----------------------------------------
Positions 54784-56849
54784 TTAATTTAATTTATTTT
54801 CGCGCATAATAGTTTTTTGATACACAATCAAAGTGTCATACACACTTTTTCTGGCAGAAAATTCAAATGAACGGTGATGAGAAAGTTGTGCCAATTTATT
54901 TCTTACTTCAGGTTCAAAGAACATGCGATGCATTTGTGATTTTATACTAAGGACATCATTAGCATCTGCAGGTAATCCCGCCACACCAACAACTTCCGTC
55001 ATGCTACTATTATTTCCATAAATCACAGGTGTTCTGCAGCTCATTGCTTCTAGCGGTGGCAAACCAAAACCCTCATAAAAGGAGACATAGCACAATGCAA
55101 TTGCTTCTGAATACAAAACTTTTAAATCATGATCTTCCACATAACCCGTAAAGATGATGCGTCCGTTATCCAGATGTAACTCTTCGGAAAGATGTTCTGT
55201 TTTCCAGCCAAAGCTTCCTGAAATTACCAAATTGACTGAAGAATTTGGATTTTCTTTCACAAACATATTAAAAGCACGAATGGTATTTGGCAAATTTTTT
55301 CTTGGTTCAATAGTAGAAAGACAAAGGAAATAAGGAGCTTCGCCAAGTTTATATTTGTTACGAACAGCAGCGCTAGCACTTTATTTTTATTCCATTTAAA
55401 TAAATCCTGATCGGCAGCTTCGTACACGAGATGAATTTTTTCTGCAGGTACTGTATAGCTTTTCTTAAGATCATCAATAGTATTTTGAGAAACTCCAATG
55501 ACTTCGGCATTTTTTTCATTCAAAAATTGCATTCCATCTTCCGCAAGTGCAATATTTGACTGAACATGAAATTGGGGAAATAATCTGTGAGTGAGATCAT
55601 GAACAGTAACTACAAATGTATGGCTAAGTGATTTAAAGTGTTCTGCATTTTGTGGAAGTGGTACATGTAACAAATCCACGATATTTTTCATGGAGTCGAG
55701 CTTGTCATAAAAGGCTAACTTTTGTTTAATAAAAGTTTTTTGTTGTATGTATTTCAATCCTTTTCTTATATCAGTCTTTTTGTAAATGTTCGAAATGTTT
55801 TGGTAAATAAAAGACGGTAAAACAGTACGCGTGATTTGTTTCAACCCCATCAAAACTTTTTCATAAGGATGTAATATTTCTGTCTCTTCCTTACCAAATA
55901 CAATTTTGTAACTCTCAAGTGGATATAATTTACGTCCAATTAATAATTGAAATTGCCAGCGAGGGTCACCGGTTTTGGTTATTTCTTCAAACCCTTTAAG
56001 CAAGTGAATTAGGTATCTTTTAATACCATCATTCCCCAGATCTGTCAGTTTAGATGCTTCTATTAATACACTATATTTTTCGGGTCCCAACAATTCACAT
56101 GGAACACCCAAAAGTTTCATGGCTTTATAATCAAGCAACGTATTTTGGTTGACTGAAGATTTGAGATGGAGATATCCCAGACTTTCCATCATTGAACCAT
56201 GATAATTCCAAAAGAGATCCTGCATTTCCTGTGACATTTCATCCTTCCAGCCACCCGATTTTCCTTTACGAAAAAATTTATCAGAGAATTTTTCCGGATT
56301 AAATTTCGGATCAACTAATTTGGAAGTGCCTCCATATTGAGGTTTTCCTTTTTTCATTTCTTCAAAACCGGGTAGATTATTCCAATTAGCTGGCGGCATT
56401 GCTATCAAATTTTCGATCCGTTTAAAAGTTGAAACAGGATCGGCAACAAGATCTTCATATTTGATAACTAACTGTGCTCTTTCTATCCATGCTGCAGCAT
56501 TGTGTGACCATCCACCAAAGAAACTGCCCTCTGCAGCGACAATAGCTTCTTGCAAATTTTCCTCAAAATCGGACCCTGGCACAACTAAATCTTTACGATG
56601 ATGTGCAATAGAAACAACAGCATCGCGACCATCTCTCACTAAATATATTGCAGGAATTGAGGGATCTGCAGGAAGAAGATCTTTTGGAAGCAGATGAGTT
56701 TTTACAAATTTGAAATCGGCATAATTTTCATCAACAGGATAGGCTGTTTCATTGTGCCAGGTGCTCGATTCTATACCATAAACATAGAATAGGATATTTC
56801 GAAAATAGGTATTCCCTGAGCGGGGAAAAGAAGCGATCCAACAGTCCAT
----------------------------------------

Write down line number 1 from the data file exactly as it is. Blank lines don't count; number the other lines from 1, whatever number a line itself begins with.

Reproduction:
Positions 54784-56849